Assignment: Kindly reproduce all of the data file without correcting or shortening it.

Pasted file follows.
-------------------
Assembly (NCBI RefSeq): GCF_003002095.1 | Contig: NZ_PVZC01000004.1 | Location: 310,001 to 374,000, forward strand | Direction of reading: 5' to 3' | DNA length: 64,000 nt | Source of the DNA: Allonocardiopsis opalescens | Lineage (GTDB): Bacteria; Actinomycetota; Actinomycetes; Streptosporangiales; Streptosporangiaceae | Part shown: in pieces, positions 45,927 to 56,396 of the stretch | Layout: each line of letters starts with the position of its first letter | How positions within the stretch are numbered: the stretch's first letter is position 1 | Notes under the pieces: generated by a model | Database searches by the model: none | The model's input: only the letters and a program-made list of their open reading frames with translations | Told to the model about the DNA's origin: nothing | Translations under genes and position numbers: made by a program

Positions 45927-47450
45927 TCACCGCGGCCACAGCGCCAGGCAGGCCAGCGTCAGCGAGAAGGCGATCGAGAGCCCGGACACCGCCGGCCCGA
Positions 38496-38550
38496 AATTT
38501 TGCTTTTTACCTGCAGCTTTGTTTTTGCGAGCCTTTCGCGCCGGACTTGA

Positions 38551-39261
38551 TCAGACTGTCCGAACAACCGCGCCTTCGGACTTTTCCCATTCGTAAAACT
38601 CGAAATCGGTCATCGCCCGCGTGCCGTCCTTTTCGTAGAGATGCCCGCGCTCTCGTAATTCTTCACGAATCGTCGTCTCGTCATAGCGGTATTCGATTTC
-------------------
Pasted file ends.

Assembly (NCBI RefSeq): GCF_003002095.1 | Contig: NZ_PVZC01000004.1 | Location: 310,001 to 374,000, forward strand | Direction of reading: 5' to 3' | DNA length: 64,000 nt | Source of the DNA: Allonocardiopsis opalescens | Lineage (GTDB): Bacteria; Actinomycetota; Actinomycetes; Streptosporangiales; Streptosporangiaceae | Part shown: in pieces, positions 45,927 to 56,396 of the stretch | Layout: each line of letters starts with the position of its first letter | How positions within the stretch are numbered: the stretch's first letter is position 1 | Notes under the pieces: generated by a model | Database searches by the model: none | The model's input: only the letters and a program-made list of their open reading frames with translations | Told to the model about the DNA's origin: nothing | Translations under genes and position numbers: made by a program

Positions 45927-47450
45927 TCACCGCGGCCACAGCGCCAGGCAGGCCAGCGTCAGCGAGAAGGCGATCGAGAGCCCGGACACCGCCGGCCCGA
Positions 38496-38550
38496 AATTT
38501 TGCTTTTTACCTGCAGCTTTGTTTTTGCGAGCCTTTCGCGCCGGACTTGA

Positions 38551-39261
38551 TCAGACTGTCCGAACAACCGCGCCTTCGGACTTTTCCCATTCGTAAAACT
38601 CGAAATCGGTCATCGCCCGCGTGCCGTCCTTTTCGTAGAGATGCCCGCGCTCTCGTAATTCTTCACGAATCGTCGTCTCGTCATAGCGGTATTCGATTTC